“Measure for Measure” is Darkly Comical

“Measure for Measure,” written by William Shakespeare and directed by Jim Holmes, ran in the Strub Theatre with shows from October 5th through the 13th. Shakespeare’s dark comedy was brought to modern audiences, combining Shakespeare’s trademark word play and ironic themes with the talent of LMU’s theatre arts students.

“Measure for Measure” tells a story of body politics, piety, and the misuse of power. Set in 17th century Vienna, the show follows the consequences that ensure when the Duke appears to leave town and leave control of the city to his substitute, Angelo. The city of Vienna, formally a town of sin and adultery, overnight instates strict laws against all manner of debauchery and its first victim, a man named Claudio, is sentenced to death for impregnating a woman out of wedlock. His sister Isabella, a soon – to-be – nun, goes to Angelo to beg for his brother’s release, but finds herself in an unthinkable dilemma when Angelo reveals he’ll release Claudio: but only if Isabella breaks her vow of chastity and sleeps with him. The rest of the show follows the plot of the Friar to save both Claudio’s life, and Isabella’s chastity.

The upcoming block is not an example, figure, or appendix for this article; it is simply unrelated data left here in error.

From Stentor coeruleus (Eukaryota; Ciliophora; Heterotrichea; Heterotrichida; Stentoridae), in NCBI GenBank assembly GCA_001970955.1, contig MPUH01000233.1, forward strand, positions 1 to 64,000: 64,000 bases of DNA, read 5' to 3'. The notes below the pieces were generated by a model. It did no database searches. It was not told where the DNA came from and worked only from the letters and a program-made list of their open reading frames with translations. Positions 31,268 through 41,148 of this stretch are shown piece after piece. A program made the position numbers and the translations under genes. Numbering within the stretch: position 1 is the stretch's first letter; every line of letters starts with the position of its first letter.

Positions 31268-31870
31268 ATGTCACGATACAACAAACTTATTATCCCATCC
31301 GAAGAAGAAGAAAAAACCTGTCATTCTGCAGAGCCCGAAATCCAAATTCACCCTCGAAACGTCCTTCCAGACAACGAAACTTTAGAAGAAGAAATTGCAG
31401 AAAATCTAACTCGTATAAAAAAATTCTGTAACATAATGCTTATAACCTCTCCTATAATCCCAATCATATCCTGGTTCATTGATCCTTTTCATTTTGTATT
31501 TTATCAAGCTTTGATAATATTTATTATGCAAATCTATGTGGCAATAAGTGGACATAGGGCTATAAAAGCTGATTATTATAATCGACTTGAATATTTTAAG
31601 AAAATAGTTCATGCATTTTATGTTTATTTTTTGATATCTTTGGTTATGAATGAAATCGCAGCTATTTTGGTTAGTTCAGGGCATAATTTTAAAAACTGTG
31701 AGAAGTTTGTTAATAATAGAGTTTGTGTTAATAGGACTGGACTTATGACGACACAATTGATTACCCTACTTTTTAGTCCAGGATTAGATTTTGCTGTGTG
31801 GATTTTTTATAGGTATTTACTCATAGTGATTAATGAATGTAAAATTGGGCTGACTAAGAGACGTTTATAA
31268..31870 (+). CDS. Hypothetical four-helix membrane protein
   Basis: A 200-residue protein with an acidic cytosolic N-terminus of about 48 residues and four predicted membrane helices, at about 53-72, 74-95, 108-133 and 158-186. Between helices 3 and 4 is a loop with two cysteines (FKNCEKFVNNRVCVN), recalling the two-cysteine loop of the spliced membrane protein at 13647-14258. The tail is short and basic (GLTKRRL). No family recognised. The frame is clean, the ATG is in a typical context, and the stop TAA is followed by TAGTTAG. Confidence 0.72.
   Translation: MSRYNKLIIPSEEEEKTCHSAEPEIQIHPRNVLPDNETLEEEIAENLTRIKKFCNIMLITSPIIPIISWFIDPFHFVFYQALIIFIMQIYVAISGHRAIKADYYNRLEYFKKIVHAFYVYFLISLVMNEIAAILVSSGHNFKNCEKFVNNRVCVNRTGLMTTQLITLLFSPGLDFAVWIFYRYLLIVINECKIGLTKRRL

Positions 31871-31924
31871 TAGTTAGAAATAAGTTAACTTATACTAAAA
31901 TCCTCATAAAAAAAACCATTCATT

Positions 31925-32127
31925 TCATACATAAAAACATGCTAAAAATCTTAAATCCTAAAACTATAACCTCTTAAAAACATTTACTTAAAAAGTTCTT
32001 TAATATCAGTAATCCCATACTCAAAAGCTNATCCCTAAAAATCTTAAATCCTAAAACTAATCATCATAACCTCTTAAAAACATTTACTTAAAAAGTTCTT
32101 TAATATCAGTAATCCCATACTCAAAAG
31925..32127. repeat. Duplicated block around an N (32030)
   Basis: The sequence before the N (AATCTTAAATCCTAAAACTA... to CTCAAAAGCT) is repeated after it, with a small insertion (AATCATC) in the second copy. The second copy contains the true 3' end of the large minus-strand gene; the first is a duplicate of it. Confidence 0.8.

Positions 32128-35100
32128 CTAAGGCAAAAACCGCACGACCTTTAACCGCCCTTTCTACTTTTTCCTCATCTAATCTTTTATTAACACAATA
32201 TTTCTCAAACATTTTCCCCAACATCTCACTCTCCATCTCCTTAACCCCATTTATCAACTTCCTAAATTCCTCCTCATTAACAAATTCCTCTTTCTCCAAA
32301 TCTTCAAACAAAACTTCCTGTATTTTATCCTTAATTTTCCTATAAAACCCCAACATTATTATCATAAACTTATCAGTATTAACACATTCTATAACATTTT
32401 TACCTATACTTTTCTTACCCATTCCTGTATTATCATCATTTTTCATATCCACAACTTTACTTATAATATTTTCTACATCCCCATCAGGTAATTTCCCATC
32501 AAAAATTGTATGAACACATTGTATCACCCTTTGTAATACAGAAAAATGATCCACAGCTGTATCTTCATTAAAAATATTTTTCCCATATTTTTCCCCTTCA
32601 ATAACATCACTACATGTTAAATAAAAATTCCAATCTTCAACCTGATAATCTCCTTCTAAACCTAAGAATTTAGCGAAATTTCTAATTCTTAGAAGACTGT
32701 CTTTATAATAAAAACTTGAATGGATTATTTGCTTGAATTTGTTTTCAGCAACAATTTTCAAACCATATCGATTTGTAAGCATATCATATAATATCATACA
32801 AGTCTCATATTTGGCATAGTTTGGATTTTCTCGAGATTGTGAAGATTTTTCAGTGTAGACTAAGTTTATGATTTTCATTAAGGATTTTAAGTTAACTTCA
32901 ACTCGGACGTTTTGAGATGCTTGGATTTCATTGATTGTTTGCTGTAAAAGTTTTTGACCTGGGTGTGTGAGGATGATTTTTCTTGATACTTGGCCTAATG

Although the show was written in the 1604, LMU’s faculty designers and director Jim Holmes set out to modernize key aspects of the play. Several of the male roles are filled by female actors; a subversion of the practice of all male casts often dominant in Shakespeare’s time. In addition, the show closes with a topical scene depicting the women of the cast standing together in unity, with one actress playing the role of a nun holding up a sign reading “#TimesUp”, a nod to the recent movement aimed at bringing awareness to sexual harassment and assault against women.

Photos by Jason Munoz.